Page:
Wearable wireless computer devices have been developed and tested at Carnegie Mellon University.  The military, business, and industry have used these 2-pound devices for a variety of purposes.    To accommodate  workers, who need their hands free Carnegie Mellon designed wearable computer devices that operate by voice or handwriting recognition.  Head-mounted  computer monitors work like a miniature dashboard, allowing users to obtain information without blocking their vision.  Current users of wearable devices include the National Science Foundation, the Defense Advanced Research Project Agency, Intel, AT&T and IBM.  One  disadvantage to the use of  wearable computers is the current lack of access to high-speed wireless bandwidth (www.wirelesstcp.net).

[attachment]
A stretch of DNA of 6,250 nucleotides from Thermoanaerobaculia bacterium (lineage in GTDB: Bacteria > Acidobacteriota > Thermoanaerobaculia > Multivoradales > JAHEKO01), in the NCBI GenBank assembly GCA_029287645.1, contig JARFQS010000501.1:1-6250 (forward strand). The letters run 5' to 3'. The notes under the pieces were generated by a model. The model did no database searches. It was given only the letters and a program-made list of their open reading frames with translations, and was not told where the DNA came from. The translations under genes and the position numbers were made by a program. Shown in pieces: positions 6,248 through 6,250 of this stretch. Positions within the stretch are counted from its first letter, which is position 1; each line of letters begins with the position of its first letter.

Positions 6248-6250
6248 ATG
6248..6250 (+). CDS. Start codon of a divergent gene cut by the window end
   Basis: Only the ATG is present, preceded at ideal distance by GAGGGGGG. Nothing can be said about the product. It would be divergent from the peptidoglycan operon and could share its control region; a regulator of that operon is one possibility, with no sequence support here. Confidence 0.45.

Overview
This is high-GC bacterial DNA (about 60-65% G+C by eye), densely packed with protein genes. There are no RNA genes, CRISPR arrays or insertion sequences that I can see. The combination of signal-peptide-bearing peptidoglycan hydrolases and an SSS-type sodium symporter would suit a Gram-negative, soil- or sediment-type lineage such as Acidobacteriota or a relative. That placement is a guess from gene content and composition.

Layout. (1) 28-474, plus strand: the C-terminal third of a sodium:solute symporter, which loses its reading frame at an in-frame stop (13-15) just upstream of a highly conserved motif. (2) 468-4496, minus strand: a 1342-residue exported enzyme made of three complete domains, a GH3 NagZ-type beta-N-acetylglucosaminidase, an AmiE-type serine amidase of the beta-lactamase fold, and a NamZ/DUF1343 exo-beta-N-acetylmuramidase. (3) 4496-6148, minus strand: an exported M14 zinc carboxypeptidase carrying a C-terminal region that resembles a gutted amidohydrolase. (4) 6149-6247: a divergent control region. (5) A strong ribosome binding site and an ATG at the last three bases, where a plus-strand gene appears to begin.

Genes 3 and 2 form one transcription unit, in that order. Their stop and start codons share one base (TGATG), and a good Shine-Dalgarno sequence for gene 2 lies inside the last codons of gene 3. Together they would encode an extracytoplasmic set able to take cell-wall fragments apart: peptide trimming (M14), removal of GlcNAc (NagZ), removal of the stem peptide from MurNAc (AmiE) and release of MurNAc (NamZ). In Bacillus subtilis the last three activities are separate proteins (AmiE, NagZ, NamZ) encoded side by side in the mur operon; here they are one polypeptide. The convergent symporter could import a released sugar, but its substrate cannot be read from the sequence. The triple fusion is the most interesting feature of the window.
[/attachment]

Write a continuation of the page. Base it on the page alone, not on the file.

There are many more uses of wireless technology in academe than can be described here. A few  examples will be provided. The Florida State University College of Law in Tallahassee has installed a wireless LAN to give its students wireless computer connectivity on its campus.  Professors can download casework directly to students through the college's Intranet.  In the classroom, professors can send real time handouts directly to student laptops.  The wireless connection offers  total freedom and access to the network  from anywhere on campus, from classroom to courtyard to law library.  The school is also doing a pilot  distance learning experiment.  Students are connected via  wireless devices to an ISDN line and are taught remotely by a Chicago Kent College Law professor.  With the wireless infrastructure, the curriculum and support material can be delivered real-time via the Internet.  Aironet and the Florida State College of Law are also developing a joint pilot project to test the efficacy of wireless LAN devices in the  Tallahassee municipal court system.